5.6 The Influence of Rome

The Roman presence in Scotland was sporadic and very brief in terms of the longevity of the Iron Age as a whole. Unlike southern Britain, which was settled for almost 400 years, Scotland was never fully conquered. The 1st century AD saw Roman forts, fortlets and signal towers constructed in Perth and Kinross; later a new frontier was established, the Stanegate, which connected the Tyne and Solway estuaries. In the 120s AD, the Emperor Hadrian ordered the construction of a wall just to the north of the Stanegate line, defining this frontier. Hadrian’s successor, Antoninus Pius, launched Roman forces back into Scotland in the 140s AD. A new frontier was established on the Forth-Clyde line, with military bases north of this, including in Perth and Kinross. Occasional campaigns were launched into Scotland, notably under the Emperor Septimius Severus in the early 3rd century AD. 

Roman objects and ideas travelled beyond the frontiers, however, and Roman material culture is discussed below within four key themes: Everyday Life, Conflict, Jewellery and Decorative Metalwork, and Belief and Ritual. The aim is to present the types of Roman objects found in Perth and Kinross, on both Roman and Iron Age sites, and often on both, alongside wider consideration of what they can tell us about their role within evolving societies. 

The important synthesis Roman finds from non-Roman sites in Scotland: More Roman ‘Drift’ in Caledonia by Robertson (1970) is a valuable base for the study of Roman and Iron Age interaction. However, the corpus has been substantially enriched in recent years with finds recovered through archaeological excavations and metal-detecting, much of it discussed by Hunter (including 2001; 2007a-c; 2010; 2013). There is a clear influx of Roman objects on Iron Age sites, the majority dated broadly to the 1st–2nd centuries AD. The Romans posed a threat – but they also presented an opportunity, for trade, to gain status and to create powerful alliances.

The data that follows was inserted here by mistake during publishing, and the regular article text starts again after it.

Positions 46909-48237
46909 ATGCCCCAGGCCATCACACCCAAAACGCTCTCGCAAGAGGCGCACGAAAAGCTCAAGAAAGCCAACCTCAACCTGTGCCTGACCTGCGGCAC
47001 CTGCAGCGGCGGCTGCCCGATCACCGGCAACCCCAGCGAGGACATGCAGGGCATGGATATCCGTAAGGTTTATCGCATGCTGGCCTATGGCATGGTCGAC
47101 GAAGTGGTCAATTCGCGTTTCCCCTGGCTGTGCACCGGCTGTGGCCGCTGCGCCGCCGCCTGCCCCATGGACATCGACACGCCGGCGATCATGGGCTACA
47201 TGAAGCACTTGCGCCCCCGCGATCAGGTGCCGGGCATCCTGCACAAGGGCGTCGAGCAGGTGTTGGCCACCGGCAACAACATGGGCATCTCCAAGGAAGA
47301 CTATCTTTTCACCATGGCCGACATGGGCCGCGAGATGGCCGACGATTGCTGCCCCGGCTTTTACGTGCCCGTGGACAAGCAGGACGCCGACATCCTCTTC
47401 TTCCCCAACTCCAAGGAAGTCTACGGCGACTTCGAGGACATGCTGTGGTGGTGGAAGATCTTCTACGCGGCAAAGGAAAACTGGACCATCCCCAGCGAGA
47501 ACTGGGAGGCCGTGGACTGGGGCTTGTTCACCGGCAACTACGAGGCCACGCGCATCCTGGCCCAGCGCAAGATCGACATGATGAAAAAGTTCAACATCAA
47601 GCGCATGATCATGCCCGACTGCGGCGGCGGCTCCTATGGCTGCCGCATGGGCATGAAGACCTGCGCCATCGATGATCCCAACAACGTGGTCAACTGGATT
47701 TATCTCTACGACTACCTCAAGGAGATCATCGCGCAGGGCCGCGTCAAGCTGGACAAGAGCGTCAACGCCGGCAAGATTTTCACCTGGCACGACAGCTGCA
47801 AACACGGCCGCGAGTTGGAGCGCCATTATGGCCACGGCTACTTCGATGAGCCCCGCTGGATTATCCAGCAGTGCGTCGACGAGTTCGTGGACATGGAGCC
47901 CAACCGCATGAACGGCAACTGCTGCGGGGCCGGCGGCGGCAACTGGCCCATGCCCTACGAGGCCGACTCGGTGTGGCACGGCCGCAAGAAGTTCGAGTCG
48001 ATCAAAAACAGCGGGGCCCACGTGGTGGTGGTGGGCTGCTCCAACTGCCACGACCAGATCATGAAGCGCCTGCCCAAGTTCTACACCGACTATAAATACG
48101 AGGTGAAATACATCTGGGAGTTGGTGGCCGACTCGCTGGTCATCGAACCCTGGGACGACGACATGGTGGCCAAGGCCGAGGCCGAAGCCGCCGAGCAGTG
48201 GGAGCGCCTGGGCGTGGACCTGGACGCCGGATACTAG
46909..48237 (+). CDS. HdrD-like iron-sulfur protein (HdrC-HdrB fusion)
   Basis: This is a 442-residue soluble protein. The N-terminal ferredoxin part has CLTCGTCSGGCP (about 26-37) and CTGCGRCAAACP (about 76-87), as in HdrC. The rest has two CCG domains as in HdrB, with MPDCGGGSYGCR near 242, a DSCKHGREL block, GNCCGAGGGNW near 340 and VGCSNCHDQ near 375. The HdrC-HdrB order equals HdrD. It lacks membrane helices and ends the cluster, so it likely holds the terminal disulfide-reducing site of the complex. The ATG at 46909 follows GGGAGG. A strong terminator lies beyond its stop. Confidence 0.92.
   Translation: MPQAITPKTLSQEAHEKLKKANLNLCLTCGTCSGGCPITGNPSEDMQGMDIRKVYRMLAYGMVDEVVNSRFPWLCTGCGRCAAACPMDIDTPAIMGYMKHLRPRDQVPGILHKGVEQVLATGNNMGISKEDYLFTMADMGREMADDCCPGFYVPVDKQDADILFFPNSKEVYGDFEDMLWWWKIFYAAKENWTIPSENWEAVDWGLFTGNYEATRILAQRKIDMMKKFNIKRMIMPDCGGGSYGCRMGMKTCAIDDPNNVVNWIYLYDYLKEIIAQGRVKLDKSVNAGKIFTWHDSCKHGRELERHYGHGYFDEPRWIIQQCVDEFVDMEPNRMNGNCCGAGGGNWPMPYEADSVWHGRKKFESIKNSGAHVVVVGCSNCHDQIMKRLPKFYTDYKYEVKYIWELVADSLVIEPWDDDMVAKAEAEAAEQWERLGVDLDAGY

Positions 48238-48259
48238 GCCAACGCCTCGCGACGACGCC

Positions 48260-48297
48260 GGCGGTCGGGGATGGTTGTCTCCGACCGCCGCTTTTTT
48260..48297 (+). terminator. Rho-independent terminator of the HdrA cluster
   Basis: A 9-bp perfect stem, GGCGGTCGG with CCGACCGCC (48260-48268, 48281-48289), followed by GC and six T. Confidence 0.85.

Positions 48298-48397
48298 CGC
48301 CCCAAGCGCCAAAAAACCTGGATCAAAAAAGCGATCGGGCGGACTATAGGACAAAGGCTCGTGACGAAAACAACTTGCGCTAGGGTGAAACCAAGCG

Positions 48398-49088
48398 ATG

Roman and Iron Age identities

By ‘Romans’ we mean people from across the Empire, as it was usual practice to draft military units in conquered lands to serve in distant territories. For example, units raised in North Africa and the Middle East served in Britain. We do not know what the peoples of North Britain called themselves, but we know what the Romans called them. In what is now Perth and Kinross, the two main groupings seem to have been the Caledonians and the Maeatae, and from the late 3rd century AD, the Picts (for the earliest Roman textual references to the Picts, see the summary in Hall 2007, 3; Ritchie 1994). 

Identity is a term that expresses how an individual defines themselves as both the same and different from others. In Roman Britain, people could think of themselves as Roman and/or British and/or any civitas or ‘tribe’ affiliation, military or civilian, warrior or farmer, citizen, free or enslaved. People express their identity through their language(s), clothing and dress accessories, food and a wide range of objects. Owning Roman objects (or rather, objects typical of the Roman world) did not mean you were Roman; Roman goods could be adopted and re-defined to support someone’s non-Roman identity. Whilst some artefacts can be considered as distinctively Roman or local, some objects fuse Roman and Iron Age elements, as discussed in terms of the ‘massive’ style metalwork above. 

A selective process is clear in terms of the types of Roman goods which made their way into local societies; these generally consisted of items of jewellery, and items connected to feasting such as glass vessels and ceramics (Hunter 2001). A range of Roman objects found at or close to military sites across Perth and Kinross give a flavour of everyday life for the soldiers stationed in the Caledonian frontier zone. They reveal facets of the life of infantry and cavalry both in their daily routines of equipment maintenance and in their leisure activities. 

5.6.1 Everyday Life

5.6.2 Conflict

5.6.3 Jewellery and Decorative Metalwork

5.6.4 Belief and Ritual

5.6.5 Roman Coins